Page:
Just to clarify what is going on with us and the children, we are currently fostering them but are pursuing legal guardianship over them. It really wouldn't matter to us what you call it, except that we have to be their legal guardians to travel outside Uganda with them.
It's been an interesting process going from fostering to legal guardianship, both in terms of paperwork and explanations to the Ik and Karamojong relatives. When we obtained fostering paperwork, we filled out some forms and talked with a Probation Officer. For legal guardianship, we're having to get a lawyer and eventually go to court to get granted guardianship by a judge. I've spent the past few months gathering paperwork for our lawyer. Last week we took another big step by bringing a few of the closest relatives to Kampala to make affidavits.
This was so huge because of the logistics involved in getting five people down to Kampala from 12+ hours away. Our vehicle was definitely not big enough so they had to take public transport (buses and trucks) and switch vehicles at several different stops. This was also a huge step to take because the lawyer fully explained to the relatives what legal guardianship would mean. The relatives were giving up rights over the children and transferring them to us. We've heard that some judges scare the relatives when they get to court in order that they know the full implications of their decision. The lawyers were trying to prepare the relatives for what was to come.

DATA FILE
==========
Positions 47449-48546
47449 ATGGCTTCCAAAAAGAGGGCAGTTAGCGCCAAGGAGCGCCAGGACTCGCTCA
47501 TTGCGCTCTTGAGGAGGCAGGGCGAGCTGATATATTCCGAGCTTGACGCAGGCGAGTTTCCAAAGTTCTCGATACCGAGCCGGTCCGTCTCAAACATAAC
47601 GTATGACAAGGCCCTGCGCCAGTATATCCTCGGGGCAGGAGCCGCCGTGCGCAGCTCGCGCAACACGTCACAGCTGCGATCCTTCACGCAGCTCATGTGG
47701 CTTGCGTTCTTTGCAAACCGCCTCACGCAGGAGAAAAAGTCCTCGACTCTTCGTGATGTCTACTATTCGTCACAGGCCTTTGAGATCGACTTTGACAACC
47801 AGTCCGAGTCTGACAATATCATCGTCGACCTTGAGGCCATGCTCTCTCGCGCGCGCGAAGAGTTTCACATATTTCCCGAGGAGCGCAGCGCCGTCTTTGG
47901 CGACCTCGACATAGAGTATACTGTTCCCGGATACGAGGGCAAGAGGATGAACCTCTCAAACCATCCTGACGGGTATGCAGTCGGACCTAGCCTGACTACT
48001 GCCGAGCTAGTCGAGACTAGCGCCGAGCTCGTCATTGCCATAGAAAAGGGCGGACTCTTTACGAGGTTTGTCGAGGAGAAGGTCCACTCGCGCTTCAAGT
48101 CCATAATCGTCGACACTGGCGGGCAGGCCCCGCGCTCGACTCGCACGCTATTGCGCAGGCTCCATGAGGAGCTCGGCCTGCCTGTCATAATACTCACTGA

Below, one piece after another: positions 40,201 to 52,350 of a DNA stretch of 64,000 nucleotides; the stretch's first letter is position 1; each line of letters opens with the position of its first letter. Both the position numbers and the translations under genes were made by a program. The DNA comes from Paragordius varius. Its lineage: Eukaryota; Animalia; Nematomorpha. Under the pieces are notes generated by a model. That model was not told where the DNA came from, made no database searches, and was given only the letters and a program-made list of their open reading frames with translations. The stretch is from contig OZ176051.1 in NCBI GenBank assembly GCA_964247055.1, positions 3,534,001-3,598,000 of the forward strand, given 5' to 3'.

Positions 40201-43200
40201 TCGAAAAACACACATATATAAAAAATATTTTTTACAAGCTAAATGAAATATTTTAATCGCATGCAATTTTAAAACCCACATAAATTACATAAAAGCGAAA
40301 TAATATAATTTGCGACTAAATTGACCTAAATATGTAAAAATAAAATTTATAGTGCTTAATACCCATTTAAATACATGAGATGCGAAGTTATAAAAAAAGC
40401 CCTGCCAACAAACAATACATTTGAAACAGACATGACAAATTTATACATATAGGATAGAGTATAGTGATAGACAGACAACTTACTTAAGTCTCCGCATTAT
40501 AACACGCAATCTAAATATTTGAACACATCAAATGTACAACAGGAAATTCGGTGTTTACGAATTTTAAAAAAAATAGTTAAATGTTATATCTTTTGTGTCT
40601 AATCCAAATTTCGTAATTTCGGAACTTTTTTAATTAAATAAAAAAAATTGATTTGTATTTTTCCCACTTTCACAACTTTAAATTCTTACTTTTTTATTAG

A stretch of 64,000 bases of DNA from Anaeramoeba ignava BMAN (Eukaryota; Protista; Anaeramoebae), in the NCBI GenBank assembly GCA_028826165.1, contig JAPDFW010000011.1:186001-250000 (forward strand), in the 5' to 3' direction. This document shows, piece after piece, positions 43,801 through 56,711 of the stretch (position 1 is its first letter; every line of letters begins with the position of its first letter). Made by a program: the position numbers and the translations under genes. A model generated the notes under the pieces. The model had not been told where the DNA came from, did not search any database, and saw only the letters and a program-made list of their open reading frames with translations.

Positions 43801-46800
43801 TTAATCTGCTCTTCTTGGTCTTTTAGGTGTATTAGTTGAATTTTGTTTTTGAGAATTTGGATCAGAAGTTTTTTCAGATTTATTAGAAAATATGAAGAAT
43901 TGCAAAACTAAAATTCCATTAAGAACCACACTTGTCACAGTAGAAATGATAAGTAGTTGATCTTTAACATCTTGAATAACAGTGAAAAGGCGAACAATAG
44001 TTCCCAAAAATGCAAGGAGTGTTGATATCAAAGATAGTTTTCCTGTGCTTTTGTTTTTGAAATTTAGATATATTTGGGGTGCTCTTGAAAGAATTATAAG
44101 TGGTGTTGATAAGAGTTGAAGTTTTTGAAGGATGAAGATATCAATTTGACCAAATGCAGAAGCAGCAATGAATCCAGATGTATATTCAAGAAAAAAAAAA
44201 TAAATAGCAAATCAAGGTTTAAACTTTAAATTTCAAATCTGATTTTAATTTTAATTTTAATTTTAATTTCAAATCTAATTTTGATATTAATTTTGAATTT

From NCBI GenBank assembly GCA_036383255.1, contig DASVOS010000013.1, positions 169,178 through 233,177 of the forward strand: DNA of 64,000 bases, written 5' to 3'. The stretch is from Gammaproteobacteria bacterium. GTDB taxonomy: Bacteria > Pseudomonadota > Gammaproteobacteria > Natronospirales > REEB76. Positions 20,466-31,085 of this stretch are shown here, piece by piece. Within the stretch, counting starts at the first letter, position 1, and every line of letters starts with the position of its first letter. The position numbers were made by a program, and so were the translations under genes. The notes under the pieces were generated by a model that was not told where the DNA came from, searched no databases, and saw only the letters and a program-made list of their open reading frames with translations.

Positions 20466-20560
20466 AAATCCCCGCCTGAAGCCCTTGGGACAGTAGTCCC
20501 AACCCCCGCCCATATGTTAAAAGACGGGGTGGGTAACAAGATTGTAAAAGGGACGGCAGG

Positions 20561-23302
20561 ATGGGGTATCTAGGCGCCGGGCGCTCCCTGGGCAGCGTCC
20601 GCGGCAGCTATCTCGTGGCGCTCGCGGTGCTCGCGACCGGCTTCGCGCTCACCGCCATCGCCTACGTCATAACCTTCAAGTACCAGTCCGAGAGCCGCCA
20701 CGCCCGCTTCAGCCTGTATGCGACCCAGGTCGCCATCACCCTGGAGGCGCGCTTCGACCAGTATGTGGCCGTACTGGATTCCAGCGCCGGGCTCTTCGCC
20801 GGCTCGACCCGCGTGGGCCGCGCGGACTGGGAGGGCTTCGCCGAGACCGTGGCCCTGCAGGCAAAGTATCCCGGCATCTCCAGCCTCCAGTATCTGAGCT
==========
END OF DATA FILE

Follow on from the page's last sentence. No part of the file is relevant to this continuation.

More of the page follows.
It took six hours of sitting around and entertaining two little children who were probably confused by the adults surrounding them (who are we going home with?), but at the end of the day, each relative made a statement and signed it that they would give us guardianship. I know it had to be especially difficult for the mother to make this decision. Some friends have asked us just why the girls cannot stay with their mother. The answer is that cultural practices dictate that the children must go to their father's tribe since the mother was paid for with a bride price. The relatives were just about to claim both sisters when we came along asking to care for the children. Another question: would it be better to leave the girls with their Ik relatives? Some might say 'yes'. But we saw the condition of Janet after she had lived with the Ik relatives for two years and she was not a thriving child. We did not want that to happen to Lemu as well. And, the girls would have missed out on many good things in life that their father & mother would have wished for them. So, we approached the relatives and asked to help raise the girls....and they agreed.
The next step is to get a court date. This will be up to our lawyers. We'll have to bring these five relatives back down to Kampala and they'll stand in front of a judge giving up their rights over the children. We pray that he'll go easy on them.
I guess you could say this is exactly like an open adoption. The girls know they have two mamas and daddies. They know they have black relatives and new white relatives. They're learning to respond to each relative as language and culture dictates. They will truly be cross-cultural children. It's not always easy figuring out how to interact with the relatives in the healthiest way, knowing that it could cause the girls pain and confusion. But we are finding that exposing them to their Ik & Karamojong families and talking about what's happened to them is better for the girls than bottling it up and keeping them away from their past. May God grant us grace and wisdom on this journey!
|L-R: Uncle Lojore, Uncle Zachary, Lemu, Mama Alice, Auntie Pirmina, Janet and Uncle Hillary|
|Janet & Lemu with their aunt and mother who raised them until three years of age.|